Charting a course roughly post WW1 through to the mid-to-late 1930’s, The Harlem Renaissance was a movement which, above all else, demonstrated the stunning creativity of African-Americans despite the plethora of injustices and prejudices they faced, and in spite of a systemic racism – political, social and structural – that seemed committed to establishing a narrative of inherent racial inferiority/superiority. Indeed the literature, music, paintings, sculptures and photography that emerged from Harlem in these decades are a bold affirmation of life, a resounding challenge to the status quo and a showcase of the spirit, talent and artistry of Black America.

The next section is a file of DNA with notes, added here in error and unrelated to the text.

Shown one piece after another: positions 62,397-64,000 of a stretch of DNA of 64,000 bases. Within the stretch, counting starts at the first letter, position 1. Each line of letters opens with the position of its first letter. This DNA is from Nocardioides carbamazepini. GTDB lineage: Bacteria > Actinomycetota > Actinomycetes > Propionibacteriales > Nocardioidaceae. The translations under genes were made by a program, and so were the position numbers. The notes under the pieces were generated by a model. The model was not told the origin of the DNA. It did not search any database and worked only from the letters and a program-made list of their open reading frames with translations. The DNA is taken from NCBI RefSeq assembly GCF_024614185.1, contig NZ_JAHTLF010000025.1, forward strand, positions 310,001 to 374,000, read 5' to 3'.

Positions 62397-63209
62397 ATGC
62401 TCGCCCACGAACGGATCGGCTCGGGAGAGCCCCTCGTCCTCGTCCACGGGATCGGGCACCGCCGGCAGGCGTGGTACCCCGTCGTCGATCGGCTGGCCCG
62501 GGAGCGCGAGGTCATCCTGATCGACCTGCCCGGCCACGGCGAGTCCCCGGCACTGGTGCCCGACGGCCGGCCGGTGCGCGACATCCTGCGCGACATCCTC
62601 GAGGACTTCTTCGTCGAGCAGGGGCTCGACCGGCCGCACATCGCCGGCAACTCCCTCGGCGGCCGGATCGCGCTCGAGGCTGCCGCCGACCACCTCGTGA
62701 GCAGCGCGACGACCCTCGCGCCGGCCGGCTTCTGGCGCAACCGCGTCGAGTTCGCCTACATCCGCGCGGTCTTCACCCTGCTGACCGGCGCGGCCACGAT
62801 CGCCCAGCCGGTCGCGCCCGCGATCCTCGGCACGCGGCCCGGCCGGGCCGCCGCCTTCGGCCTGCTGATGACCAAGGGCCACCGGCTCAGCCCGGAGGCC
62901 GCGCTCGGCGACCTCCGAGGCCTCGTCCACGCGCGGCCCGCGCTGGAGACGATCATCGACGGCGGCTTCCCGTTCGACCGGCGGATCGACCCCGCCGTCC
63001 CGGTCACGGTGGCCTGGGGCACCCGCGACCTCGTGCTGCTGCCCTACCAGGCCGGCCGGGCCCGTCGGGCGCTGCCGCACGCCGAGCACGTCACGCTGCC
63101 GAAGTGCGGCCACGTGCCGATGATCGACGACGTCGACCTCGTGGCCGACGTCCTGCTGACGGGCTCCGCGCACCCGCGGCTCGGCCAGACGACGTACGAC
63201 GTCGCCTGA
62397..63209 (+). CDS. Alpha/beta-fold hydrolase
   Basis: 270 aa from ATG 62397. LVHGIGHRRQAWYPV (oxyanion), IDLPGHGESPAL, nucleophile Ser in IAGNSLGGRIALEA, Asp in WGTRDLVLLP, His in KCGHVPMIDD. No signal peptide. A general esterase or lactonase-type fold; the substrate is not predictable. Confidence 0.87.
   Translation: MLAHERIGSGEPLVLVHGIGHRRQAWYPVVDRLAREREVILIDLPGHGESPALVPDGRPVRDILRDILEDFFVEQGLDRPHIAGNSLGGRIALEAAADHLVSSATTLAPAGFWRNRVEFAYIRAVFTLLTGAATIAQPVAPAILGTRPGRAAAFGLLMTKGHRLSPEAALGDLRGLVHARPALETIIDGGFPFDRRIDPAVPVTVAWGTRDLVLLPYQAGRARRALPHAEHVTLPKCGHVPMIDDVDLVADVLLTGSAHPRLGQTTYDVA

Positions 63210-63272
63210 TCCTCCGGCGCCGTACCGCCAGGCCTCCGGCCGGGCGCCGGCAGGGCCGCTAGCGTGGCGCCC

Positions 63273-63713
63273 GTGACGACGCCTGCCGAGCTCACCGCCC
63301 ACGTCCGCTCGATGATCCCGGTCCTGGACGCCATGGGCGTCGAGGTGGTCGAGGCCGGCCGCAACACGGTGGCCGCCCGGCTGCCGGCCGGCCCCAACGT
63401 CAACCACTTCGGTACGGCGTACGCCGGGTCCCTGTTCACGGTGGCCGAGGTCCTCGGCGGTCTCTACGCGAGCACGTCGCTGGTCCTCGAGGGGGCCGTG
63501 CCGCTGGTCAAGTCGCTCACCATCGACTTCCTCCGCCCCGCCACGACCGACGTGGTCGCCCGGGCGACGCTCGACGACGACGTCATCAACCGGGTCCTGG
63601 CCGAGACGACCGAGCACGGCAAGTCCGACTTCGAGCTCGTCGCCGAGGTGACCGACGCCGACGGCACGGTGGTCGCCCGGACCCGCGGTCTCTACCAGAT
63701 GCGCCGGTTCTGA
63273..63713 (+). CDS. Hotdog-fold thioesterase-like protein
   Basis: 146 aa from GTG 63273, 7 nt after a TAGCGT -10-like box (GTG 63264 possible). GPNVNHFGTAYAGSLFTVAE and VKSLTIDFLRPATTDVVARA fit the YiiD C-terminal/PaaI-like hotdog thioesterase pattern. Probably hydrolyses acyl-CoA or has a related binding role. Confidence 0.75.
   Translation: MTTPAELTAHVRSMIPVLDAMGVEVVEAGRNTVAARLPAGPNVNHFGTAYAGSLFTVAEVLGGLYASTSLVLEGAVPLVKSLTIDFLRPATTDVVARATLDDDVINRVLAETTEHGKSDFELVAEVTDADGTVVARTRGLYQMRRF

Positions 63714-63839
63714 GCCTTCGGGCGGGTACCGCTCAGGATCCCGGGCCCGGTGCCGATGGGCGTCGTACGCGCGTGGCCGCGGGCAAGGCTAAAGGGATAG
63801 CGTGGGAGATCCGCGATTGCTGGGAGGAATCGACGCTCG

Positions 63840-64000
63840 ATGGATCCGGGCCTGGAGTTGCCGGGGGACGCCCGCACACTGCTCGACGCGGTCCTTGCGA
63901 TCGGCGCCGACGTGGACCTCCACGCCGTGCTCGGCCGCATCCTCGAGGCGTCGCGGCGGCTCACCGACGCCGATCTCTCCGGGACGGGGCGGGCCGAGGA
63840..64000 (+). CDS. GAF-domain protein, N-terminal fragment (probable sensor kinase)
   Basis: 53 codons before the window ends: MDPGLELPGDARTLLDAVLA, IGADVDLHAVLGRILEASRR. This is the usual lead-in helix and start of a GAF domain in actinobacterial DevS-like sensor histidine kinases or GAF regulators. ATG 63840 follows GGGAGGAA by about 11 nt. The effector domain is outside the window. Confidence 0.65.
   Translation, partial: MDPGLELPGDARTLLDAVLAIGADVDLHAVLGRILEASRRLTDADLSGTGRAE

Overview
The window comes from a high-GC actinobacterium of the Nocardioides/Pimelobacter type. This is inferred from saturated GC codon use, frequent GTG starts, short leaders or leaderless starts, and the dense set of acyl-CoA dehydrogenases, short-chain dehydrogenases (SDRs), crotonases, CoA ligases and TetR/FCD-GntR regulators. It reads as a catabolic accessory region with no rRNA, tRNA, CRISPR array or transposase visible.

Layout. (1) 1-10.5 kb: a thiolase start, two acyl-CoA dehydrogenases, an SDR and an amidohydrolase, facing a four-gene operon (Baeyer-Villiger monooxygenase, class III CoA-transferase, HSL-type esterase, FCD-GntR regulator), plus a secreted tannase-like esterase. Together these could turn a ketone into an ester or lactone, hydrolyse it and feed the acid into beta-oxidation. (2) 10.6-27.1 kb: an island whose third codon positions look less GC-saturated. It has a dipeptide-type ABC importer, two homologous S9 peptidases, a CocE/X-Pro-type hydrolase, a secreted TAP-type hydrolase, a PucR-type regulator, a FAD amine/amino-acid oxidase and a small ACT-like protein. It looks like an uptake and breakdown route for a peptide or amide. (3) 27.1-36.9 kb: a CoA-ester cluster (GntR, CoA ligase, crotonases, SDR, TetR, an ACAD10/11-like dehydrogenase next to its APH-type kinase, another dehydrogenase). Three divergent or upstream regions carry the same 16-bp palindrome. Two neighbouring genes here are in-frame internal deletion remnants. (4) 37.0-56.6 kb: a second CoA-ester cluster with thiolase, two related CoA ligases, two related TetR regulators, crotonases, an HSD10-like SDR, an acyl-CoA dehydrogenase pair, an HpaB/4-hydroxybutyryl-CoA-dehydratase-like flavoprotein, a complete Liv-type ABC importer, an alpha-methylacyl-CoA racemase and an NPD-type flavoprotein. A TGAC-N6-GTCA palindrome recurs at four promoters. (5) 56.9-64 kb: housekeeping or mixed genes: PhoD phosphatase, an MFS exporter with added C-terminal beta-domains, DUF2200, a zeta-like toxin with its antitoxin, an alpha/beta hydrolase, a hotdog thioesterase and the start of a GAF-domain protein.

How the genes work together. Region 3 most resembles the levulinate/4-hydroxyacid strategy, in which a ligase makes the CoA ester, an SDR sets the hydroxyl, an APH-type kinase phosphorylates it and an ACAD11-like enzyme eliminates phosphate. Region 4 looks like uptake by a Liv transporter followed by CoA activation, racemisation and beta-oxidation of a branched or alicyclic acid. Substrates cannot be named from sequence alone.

Generally regarded as being one of the last great masters of ukiyo-e art – “pictures of the floating world” captured in hanging scrolls, woodblock prints and paintings- Tsukioka Yoshitoshi is one of the boldest and most celebrated Japanese artists of the last 200 years. In a tumultuous career in which the artist was well-acquainted with both relative fame as well as crushing obscurity, Yoshitoshi navigated loss, mental illness, and poverty in order to produce works that preserved the rich and vivid tradition of woodblock printing against the encroaching western techniques of ‘modernity’. Prolific, yet met with just as much ambivalence as acclaim, Yoshitoshi’s work has slowly but surely established itself as canonical in the ukiyo-e genre; indeed many modern critics claim that his vision and creativity was instrumental in imparting ukiyo-e with “one last burst of glory”.